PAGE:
Cardiovascular (heart) disease is the nation’s number one killer of both men and women. However, there are steps you can take to reduce the risk of developing heart disease. Dr. Frederick Basilico, Physician in Chief of Medicine and Chief of Cardiology at NEBH, notes that one of these steps includes exercise, which can improve heart health, reverse some of the risk factors of heart disease and help you maintain a healthy lifestyle.
How does exercise affect your Heart?
The heart is a muscle which becomes more efficient with exercise. When you exercise, your muscles help to circulate blood through the body taking some of the strain and effort off the heart. Not as much work is needed to pump blood and the heart becomes stronger over a period of time
As you begin to exercise, your heart will contract faster and circulation will increase, which gets oxygenated blood to your muscles quicker. As the demand for blood increases, the heart is going to try to meet the demand by increasing the heart rate and also by increasing the force at which it contracts. The increase in oxygen delivery is twofold: your heart will have more beats per minute, and a more forceful contraction each time it beats so it can pump a greater amount of blood throughout the body.
What are some benefits?
Exercise has long-term cardiovascular benefits. These include decreased resting heart rate, improved ability to draw in deeper breaths, reduced resting blood pressure, increased calories burned to aid weight loss and reduced risk of heart disease. These cardiovascular benefits help manage cholesterol; exercise can l raise HDL (good) cholesterol. Exercise and diet can lead to weight loss which will help lower LDL (bad) cholesterol. Exercise can help you sustain a healthy weight because it burns calories and raises your heart rate. Maintaining a healthy weight through diet, avoiding high- fat foods and making physical activity a part of your lifestyle are important steps to keeping a healthy heart. In addition, exercising regularly can help ensure normal blood pressure and blood flow.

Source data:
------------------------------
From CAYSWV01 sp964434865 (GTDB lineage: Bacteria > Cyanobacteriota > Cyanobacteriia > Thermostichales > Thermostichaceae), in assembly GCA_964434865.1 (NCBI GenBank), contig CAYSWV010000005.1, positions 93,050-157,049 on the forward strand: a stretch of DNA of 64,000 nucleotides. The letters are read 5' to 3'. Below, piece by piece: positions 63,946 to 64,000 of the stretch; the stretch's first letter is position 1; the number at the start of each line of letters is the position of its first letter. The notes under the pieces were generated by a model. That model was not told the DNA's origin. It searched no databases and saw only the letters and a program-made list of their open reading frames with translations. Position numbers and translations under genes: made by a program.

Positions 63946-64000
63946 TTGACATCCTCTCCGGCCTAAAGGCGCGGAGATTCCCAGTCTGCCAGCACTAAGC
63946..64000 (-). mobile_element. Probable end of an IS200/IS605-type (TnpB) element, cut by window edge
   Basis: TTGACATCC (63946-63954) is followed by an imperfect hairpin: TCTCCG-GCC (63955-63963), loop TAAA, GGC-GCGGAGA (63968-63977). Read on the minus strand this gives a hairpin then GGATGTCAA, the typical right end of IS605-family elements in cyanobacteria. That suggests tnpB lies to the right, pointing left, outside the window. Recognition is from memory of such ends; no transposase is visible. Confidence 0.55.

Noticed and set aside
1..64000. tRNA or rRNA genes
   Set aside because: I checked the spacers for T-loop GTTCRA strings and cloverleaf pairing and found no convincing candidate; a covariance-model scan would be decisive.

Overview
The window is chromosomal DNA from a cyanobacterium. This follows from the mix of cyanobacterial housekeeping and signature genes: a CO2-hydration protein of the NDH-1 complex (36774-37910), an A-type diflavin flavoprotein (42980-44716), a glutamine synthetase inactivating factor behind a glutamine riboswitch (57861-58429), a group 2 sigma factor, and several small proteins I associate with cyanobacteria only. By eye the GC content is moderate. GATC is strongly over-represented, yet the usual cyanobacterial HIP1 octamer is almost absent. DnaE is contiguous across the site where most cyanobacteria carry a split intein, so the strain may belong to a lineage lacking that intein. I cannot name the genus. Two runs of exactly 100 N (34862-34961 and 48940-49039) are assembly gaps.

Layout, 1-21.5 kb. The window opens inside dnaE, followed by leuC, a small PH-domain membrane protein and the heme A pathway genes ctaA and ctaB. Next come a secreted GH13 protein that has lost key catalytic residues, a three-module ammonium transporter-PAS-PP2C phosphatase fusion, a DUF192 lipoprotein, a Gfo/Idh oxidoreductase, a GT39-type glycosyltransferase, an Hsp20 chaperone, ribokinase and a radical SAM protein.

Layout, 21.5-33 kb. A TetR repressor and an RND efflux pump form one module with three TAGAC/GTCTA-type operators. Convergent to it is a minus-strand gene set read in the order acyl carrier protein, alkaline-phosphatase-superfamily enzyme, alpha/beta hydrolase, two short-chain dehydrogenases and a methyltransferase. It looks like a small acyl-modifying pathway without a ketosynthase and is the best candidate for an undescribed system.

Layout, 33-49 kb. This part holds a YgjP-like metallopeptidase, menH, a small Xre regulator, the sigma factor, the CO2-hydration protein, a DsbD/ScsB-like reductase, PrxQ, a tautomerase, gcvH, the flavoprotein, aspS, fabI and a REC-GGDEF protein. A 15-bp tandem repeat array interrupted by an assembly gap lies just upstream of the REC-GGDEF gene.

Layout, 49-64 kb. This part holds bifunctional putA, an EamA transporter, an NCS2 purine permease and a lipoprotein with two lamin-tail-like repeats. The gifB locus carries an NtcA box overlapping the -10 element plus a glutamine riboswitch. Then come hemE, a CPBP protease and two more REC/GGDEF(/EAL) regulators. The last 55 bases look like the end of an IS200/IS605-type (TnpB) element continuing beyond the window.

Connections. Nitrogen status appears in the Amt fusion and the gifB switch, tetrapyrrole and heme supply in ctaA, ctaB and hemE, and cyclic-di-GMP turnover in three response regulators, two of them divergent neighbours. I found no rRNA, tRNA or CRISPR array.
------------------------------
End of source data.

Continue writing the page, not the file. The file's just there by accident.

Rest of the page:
How much exercise?
Even if physical activity has not been a part of your routine, everyone has to start somewhere. Walking, jogging, and swimming are examples of aerobic exercises that benefit your heart. Perform light exercise such as walking for at least 30 minutes 5 days a week. Alternatively, perform moderate exercise such as running or bicycling for at least 30 minutes 3 days a week.
Be sure to talk to your doctor before starting any new exercise program to make sure it is safe to do so.